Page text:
Universal Authorship


You saw it coming.

Your grandma has a blog and your friend’s tweets are invading whatever small sliver of silent privacy you had left.  We’re all becoming authors.  Is this trend inevitable?

Denis G. Pelli and Charles Bigelow‘s latest article in Seed magazine examines the phenomenon of authorship, and the two men have done something amazing:  they’ve charted the number of published authors per year since 1400, creating the first published graph of the history of authorship.

“We found that the number of published authors per year increased nearly tenfold every century for six centuries. By 2000, there were 1 million book authors per year. One million authors is a lot, but they are only a tiny fraction, 0.01 percent, of the nearly 7 billion people on Earth. Since 1400, book authorship has grown nearly tenfold in each century. Currently, authorship, including books and new media, is growing nearly tenfold each year. That’s 100 times faster. Authors, once a select minority, will soon be a majority.”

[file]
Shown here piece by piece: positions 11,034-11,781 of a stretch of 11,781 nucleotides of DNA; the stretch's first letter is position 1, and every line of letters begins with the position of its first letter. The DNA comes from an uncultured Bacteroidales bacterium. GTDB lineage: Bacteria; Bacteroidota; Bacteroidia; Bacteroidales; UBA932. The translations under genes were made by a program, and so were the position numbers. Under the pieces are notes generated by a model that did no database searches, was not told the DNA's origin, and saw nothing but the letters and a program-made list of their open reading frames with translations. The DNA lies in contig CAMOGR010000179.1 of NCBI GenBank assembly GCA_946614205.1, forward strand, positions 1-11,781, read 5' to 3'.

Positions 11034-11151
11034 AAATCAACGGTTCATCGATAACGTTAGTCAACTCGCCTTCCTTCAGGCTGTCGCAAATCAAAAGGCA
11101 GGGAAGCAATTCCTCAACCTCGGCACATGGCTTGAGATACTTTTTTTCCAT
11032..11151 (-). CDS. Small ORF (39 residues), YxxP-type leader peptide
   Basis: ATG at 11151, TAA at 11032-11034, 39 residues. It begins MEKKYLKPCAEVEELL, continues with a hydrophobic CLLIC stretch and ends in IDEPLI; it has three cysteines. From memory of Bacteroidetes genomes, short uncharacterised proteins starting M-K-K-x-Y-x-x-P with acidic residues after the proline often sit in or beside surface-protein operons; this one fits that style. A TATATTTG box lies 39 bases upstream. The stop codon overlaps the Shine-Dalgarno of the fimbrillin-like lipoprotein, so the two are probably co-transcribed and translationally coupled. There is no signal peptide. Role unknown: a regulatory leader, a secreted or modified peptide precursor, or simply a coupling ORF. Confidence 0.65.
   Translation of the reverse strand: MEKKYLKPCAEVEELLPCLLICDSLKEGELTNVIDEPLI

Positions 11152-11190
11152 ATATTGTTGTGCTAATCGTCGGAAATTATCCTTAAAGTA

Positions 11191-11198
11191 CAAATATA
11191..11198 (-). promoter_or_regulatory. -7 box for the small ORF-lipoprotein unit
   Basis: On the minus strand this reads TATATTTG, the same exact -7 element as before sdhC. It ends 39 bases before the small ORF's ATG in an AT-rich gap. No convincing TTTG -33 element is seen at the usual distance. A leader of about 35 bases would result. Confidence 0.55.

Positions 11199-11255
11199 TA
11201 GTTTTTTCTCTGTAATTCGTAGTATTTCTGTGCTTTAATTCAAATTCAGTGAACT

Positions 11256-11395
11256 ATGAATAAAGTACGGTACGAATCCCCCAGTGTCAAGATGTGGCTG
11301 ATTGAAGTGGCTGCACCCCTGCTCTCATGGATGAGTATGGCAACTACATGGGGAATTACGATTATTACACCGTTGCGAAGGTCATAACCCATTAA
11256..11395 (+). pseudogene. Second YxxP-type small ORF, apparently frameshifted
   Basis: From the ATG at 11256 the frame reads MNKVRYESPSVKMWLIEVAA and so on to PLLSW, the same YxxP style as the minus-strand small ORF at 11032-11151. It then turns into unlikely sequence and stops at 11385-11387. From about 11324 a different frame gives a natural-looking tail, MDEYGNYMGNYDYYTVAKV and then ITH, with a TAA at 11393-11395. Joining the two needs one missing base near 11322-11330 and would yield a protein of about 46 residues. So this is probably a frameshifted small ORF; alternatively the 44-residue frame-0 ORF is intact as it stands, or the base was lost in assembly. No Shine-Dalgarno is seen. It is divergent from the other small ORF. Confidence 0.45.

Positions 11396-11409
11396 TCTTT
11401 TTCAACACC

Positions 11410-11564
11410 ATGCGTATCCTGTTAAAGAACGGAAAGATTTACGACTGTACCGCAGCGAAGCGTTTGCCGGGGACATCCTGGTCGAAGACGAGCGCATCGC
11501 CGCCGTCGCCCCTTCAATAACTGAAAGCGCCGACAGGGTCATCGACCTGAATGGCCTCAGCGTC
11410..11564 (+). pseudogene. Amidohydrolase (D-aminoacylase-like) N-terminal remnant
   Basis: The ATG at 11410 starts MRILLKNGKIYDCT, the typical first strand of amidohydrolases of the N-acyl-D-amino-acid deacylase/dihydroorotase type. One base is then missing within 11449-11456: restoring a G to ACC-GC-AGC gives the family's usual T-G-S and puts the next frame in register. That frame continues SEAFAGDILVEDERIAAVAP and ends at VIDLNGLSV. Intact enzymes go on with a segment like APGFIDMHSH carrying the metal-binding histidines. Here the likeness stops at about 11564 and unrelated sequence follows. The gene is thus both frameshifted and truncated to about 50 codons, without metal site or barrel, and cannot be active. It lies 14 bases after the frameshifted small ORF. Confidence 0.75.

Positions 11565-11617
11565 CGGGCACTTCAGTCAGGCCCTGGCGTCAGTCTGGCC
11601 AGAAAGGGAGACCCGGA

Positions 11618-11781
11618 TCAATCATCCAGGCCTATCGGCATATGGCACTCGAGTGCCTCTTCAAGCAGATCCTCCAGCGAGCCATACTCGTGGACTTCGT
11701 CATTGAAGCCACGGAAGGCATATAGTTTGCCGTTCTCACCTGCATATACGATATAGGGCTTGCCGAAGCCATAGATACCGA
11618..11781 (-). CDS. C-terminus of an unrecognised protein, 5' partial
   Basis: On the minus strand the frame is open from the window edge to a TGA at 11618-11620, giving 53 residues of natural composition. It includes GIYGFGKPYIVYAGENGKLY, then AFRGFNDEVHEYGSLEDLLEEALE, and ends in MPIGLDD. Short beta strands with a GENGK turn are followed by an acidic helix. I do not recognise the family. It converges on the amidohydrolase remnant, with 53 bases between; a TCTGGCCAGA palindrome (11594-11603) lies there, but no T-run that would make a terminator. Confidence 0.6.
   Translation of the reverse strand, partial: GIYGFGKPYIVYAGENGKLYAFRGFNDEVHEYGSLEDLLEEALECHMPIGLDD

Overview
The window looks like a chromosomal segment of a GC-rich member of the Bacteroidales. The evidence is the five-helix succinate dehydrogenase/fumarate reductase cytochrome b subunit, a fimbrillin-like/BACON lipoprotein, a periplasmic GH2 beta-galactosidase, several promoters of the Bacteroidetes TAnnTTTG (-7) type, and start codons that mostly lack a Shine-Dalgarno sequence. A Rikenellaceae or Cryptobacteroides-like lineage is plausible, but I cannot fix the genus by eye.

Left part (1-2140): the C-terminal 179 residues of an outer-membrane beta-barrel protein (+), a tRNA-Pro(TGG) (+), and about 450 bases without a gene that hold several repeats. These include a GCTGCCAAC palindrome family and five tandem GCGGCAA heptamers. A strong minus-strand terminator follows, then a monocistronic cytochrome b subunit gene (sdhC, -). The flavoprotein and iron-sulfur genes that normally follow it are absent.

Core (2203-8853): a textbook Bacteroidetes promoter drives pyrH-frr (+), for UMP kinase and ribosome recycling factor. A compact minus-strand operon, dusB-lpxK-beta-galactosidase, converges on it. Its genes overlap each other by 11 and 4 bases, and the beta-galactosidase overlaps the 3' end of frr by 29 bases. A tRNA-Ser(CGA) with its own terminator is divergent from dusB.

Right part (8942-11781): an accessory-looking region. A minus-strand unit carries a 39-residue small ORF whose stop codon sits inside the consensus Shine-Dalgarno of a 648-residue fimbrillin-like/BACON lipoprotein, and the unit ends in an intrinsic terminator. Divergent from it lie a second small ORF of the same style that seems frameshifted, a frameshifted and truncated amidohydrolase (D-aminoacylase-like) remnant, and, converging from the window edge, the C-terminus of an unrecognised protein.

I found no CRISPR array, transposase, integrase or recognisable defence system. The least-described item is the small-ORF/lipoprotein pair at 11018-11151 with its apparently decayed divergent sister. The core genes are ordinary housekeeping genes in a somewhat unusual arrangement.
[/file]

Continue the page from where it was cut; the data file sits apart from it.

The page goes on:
They considered a text “published” if more than 100 people had read it, so this authorship extends to tweets.  Even though many wouldn’t consider tweeting as being an author, they are trying to examine the sphere of influence.

Then the important question in their essay arises: “But does increasing authorship matter?”

Anisse Gross is a writer, editor, artist and question asker living in San Francisco. Her work has been featured in The New Yorker, The Believer, Lucky Peach, Buzzfeed, Brooklyn Quarterly, The Rumpus, and elsewhere. She openly welcomes correspondence, friendship, surprises and paid work. More from this author →